CAT, starring Randeep Hooda as Gurnam Singh, aka Gary, is about history repeating itself. The episodes open with flashbacks before proceeding with the current-day storyline. In those past events, we see a young Gary being used as a police informant. Inspector Sehtab Singh (Suvinder Vicky) refers to him as a cat (hence the title) because he helps kill all the rats (terrorists). In the present timeline, Sehtab again uses Gurnam as a cat to his advantage. Women are tortured and sexually abused in the flashbacks. The present-day is also filled with such incidents, as women are similarly harassed. We learn how a husband molested a woman and how his wife took care of that woman. Something similar is repeated in the present. Earlier, the police chased terrorists. Now they are after drug dealers. The crime changes, but it nevertheless affects ordinary people, who are either forced to deboard a bus and brutally shot or are made addicted to drugs. Then there is the man who killed Gurnam's parents. He returns later, meaning the past itself arrives in the present.
In CAT, there are some characters who are neither purely good nor evil. This makes the task of our informant, Gurnam, a bit (emotionally) complicated. He might be helping the police catch a corrupt politician named Madam Aulakh (Geeta Agrawal Sharma). But that politician has a family and a tragic backstory where she does something good. Does that mean she should be forgiven? No, but she opens her arms and welcomes Gurnam into her fold. At one point in the series, she considers him part of her family and places so much trust in him that she orders the security to not follow her. "Gurnam hi mere liye kaafi hai," she says something along these lines to her guards. Naturally, Gurnam gets uncomfortable at the thought of betraying her trust. Something similar occurs earlier in the story when he becomes best friends with one of the criminals named Laadi (Dakssh Ajit Singh). Laadi puts all his faith in Gurman and is elated when the latter helps him celebrate the birthday of her daughter. As far as Laadi knew, Gurman was his brother. But then...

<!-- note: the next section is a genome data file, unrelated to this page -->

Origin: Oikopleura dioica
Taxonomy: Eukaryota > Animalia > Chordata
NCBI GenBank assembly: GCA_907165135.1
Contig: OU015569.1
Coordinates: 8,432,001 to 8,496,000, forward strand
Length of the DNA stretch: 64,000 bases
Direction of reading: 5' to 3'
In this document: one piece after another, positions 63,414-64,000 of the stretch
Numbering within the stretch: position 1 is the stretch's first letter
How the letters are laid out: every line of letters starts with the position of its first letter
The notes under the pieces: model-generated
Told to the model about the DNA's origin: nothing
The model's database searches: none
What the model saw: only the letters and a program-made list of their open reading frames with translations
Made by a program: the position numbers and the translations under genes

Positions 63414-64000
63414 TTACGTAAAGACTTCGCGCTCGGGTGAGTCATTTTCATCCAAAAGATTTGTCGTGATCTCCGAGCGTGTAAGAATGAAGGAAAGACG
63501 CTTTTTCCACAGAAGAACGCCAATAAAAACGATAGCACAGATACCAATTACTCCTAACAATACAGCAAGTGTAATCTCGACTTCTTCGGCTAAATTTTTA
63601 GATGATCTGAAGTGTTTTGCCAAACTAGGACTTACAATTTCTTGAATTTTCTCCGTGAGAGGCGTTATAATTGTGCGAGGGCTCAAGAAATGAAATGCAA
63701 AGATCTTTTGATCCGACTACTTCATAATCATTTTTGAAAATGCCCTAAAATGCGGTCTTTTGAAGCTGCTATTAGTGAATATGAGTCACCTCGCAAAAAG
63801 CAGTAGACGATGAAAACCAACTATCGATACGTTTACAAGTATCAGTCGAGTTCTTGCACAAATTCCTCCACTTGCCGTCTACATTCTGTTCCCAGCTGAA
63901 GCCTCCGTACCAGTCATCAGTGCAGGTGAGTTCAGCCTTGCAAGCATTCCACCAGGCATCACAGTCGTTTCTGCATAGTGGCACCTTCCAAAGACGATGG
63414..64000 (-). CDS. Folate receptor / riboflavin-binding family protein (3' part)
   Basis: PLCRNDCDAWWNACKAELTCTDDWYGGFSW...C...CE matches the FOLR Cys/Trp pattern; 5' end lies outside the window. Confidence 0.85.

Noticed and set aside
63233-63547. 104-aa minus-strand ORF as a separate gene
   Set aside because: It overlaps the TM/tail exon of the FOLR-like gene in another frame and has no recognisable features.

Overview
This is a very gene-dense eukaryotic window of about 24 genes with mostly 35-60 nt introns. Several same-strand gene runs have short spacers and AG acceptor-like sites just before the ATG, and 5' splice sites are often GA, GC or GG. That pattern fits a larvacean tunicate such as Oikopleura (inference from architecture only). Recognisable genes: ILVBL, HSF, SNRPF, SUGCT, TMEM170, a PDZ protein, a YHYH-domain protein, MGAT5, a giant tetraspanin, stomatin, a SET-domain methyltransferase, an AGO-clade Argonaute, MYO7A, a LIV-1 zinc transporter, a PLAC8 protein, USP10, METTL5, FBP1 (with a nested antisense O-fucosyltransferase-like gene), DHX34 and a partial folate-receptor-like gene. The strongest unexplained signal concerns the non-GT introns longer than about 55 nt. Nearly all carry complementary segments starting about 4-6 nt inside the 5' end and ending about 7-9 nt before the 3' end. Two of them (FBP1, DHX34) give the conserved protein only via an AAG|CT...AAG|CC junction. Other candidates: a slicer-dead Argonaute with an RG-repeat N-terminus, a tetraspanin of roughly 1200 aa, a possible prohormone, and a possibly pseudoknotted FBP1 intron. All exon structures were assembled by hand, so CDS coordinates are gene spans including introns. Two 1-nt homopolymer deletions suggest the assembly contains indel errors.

Generally, I am hesitant about shows that use cliffhangers in every episode to hook the audience. It shows that the creators do not trust their story to appeal to us, and hence, they have to resort to lazy tricks to make sure we tune in to the next episode and the next, and so on. While most of these cliffhangers do raise your excitement and prompt you to go on, the following episodes are rarely able to justify the build-up. Take the one in CAT where someone points their gun at Gurnam. In the next episode, the situation is solved as per our expectations. All the enthusiasm goes down the drain, and you are left underwhelmed.
Another problem with CAT is the lack of finesse in action sequences. The sight of men running and firing bullets coupled with rapid cuts is served to us as action. The directors take the most basic route, which never even builds an iota of adrenaline rush. The opening credits are never played at a fixed time. In one episode, they came after 20 minutes and jolted me out of the experience. Why not have them only in the first episode? Or at least, don't play them too late, as then they suddenly take you out of the story, leaving you with a feeling that you have hit a pole. The chaos at a concert in the first episode feels so stiff that you don't sense any confusion (you can spot fakeness in the movement of the people). Everything comes across as too planned. Look at the way the police officers clumsily hold an enthusiastic female fan (no wonder she escapes from their clutches) or the way two characters, searching for a drug dealer, stand at just the right spot. When Gurman eats food at an enemy's place, we see him impulsively firing his gun a montage later.
However, nothing significant comes out of this moment. He never again gets an irresistible impulse to fire his gun at just about anyone (I am not taking into account that scene in the last episode because that would have happened no matter the situation).
But for all its flaws, CAT is an entertaining series that closes some brackets and leaves things open for the sequel. Season 2 will most probably go international (be ready for Canada). As far as the first season is concerned, it has enough exciting meat on it to hold your attention. There were developments I didn't see coming, and they steered the story in interesting directions. All the actors are fine in their parts, though I would like to mention Hasleen Kaur, who plays the role of a police officer named Babita. Kaur speaks volumes through minimal gestures and expressions. You can always read her thoughts, which makes her character's dialogues redundant. I would love to see more of her in the future. I would also like to see the second season of CAT.
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